TEMPE, Ariz. (Oct. 2, 2019) – A new study from the market research team at Zion & Zion, a top-ranked, full-service, national marketing agency, investigated the reasons why college students withdraw from classes. The study found that class type, student interest and grades are key drivers of course withdrawal.
The findings of Zion & Zion’s research have implications for the managing and marketing of colleges:
- 50% of students receiving a poor grade in a boring class say they are likely to drop the course, but only 24% of students getting a good grade in a boring class are likely to do so.
- 45% of students getting a poor grade in an elective class are likely to drop the course, compared to 25% of students getting a poor grade in a required course.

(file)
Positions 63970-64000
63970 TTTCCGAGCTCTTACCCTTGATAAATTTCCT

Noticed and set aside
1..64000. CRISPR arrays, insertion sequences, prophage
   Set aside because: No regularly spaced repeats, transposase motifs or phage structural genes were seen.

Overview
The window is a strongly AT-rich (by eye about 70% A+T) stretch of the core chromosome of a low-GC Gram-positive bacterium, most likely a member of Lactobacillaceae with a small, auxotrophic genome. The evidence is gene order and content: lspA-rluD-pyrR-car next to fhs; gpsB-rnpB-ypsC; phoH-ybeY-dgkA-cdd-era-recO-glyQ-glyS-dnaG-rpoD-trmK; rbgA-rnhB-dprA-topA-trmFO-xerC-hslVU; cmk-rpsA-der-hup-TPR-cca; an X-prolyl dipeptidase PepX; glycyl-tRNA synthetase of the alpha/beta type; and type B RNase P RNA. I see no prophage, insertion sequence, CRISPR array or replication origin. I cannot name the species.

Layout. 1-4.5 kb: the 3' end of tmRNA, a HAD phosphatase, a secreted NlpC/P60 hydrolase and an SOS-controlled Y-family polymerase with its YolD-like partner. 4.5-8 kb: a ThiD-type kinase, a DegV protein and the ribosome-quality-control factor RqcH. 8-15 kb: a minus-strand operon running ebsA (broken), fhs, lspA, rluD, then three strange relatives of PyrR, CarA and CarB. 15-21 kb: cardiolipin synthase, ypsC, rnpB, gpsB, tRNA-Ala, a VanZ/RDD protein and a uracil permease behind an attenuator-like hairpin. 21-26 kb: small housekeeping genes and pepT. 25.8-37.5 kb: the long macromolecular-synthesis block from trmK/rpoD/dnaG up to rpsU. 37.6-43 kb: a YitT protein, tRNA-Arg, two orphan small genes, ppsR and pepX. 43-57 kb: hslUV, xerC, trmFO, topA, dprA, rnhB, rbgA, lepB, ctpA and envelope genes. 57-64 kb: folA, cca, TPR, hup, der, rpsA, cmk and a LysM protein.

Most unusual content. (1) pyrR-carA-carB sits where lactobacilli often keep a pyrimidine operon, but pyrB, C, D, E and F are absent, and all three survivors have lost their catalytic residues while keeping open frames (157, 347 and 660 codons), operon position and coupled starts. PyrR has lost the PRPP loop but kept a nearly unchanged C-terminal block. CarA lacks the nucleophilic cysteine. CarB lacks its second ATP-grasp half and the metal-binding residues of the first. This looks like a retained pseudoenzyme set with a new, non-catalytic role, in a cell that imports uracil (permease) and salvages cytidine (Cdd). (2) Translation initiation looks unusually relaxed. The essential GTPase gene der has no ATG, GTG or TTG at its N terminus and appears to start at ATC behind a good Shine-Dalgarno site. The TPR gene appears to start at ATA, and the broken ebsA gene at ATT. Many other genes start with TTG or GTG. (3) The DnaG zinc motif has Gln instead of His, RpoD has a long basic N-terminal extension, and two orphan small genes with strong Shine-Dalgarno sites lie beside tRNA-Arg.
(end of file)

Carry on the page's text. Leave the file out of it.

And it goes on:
- Students with an unknown grade in an interesting or required class are less likely to drop than those with a good grade in a boring class.
The full research report is available here: How Do Grades and Class Type Affect Course Withdrawal?
To better understand the reasons for student class withdrawals, Zion & Zion conducted a nationwide survey of 1,200 college students in two groups: current freshmen and sophomores at four-year colleges and universities, and students in their first year at a two-year community or junior college. Authors of the study are Aric Zion, MS and Thomas Hollmann, MBA, PhD.